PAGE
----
The STEP (Society of Trust and Estate Practitioners) Global Congress held in Vancouver in September, 2018, attracted delegates from over 37 countries and six continents. It was a truly global think tank in which we explored, probed, deconstructed and debated some of the most important changes that are, or will in future, shape and impact the world of family inheritance and succession planning.
As Chair of the Program Panel Committee, it was particularly exciting for me to see how the two-dimensional communication of countless emails and international conference calls to develop the Congress became a three-dimensional reality of speakers and delegates from around the world who convened for this biennial event to learn about strategies, new developments, ways of thinking and approaches in family succession.
In this blog, I provide a few takeaways and highlights of the Global Congress, which I hope you will find interesting and insightful.
In the opening keynote address on how each of us can embrace change, Dr. Liane Davey kicked-off by acknowledging that we are living in “crazy times”, and we need to lean-in, build resilience, take control – and take care of ourselves. So don’t answer those last five emails when you need to get a good night’s sleep!
Australian human rights lawyer Bill Mitchell thoughtfully provided the historical progression of the proposed U.N. Convention on the Rights of Older Persons, which he forecasts will become a reality within the next several years. It will be much needed, given demographic change and an increasingly aging population, with many now living into their nineties. The concentration of wealth and resources that older people have is breeding increasing tensions, including pressures by younger generations to “cede” them – witness the tragedy of the growing menace of elder financial abuse.
A fascinating presentation by psychologists Dr. James Grubman and Dr. Dennis Jaffe addressed the need to be “culturally intelligent”. Those in Western societies (Canada, U.S., Northern Europe, Australia and New Zealand) have an individualistic approach which may not be helpful in successfully dealing with those from “honour” cultures- Southern Europe, Middle East, Africa, India and Latin America, and “harmony” cultures – East Asia and Japan. We can be too direct and not allow enough time to develop trust, or not recognize that many attributes are not generational, but cultural. They also described the emergence of a Fourth Culture which is truly global, a cultural blend of all three that has emerged and which is breaking-down longstanding barriers among many ethnic cultures and creating a new global hybrid.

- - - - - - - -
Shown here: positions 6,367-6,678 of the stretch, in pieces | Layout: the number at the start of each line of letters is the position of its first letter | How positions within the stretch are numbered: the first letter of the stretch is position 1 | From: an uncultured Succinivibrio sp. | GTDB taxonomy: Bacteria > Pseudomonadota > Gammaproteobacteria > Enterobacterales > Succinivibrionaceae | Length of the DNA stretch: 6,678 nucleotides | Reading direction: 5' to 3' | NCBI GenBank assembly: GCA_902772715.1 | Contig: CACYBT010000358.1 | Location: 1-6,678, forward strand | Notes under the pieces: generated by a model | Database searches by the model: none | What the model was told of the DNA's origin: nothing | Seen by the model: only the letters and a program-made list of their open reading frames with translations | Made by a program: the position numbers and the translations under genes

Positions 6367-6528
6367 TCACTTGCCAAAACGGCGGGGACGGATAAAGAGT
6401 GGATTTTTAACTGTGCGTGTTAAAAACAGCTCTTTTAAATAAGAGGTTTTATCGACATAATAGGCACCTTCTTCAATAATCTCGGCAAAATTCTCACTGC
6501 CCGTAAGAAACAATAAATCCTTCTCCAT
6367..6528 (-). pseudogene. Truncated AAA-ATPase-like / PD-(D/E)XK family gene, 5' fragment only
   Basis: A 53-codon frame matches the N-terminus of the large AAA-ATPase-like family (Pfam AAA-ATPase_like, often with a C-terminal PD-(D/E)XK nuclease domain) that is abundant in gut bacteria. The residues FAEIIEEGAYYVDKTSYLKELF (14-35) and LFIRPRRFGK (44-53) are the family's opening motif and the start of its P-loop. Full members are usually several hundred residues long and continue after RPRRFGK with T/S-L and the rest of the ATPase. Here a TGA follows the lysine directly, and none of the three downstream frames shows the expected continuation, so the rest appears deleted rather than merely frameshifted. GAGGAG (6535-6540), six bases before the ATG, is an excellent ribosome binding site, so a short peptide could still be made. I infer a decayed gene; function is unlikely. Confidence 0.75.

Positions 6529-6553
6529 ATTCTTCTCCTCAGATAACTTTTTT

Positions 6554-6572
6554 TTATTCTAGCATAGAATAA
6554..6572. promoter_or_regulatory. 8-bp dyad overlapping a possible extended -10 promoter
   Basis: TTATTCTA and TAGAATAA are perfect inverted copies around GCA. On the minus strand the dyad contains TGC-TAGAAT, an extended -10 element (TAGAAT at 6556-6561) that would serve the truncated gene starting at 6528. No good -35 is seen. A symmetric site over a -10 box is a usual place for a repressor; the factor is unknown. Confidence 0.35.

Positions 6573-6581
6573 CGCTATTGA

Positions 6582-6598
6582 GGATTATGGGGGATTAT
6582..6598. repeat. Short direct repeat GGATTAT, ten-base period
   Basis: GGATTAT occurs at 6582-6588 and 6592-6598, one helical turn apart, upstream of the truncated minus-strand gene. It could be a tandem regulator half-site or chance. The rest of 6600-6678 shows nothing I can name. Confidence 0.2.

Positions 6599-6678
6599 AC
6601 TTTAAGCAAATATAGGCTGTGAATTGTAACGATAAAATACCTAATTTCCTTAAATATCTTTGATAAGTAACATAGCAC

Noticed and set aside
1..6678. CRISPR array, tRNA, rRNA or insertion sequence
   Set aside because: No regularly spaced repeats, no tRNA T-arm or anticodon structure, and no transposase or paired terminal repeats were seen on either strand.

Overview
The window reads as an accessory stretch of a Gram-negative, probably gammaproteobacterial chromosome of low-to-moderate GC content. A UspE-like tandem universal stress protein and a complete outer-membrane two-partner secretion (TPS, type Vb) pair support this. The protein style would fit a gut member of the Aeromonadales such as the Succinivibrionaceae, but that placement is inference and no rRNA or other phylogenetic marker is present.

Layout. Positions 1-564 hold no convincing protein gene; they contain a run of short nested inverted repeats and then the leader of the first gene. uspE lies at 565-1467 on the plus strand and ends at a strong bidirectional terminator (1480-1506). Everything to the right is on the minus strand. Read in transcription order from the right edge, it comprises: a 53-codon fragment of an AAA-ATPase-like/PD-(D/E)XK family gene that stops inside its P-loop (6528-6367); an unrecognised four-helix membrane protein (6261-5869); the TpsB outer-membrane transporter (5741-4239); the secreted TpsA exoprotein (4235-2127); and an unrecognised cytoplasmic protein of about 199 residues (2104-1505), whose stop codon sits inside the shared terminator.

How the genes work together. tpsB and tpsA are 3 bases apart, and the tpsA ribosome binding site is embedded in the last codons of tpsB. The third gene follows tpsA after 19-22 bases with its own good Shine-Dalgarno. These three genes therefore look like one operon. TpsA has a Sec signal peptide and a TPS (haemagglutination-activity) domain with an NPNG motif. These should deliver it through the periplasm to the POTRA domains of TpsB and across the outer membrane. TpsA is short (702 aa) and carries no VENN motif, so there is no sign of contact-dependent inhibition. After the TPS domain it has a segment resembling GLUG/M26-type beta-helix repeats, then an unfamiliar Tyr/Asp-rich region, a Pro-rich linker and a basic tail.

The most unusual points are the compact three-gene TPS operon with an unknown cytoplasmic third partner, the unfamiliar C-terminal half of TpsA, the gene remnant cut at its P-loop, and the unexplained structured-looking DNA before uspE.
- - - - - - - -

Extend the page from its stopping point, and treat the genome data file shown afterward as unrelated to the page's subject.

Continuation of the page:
The role of advisers in wealth succession was the focus of lawyer Philip Marcovici’s presentation on strategies to successfully guide families in a world of constant legal and tax change. The too short-term thinking of the 80’s and 90’s often resulted in aggressive tax-motivated planning which was not aligned with long-term objectives and values and often not sustainable. It has caused a huge fall out for families – and the advisors and institutions that promoted and implemented such planning. He countenanced the importance of taking the “long view”.
So much food for thought was packed into the 25 sessions of this event and the broad range of subjects addressed.
The objective of the Congress was to be transformative and a crucible to forge new thinking. Based on the enthusiastic response of the delegates and the many interchanges on the Congress floor, a lot of that was achieved, creating a useful foundation for moving forward and embracing change in our dynamic times.
The comments offered in this article are meant to be general in nature, are limited to the law of Ontario, Canada, and are not intended to provide legal or tax advice on any individual situation. In particular, they are not intended to provide U.S. legal or tax advice. Before taking any action involving your individual situation, you should seek legal advice to ensure it is appropriate to your personal circumstances.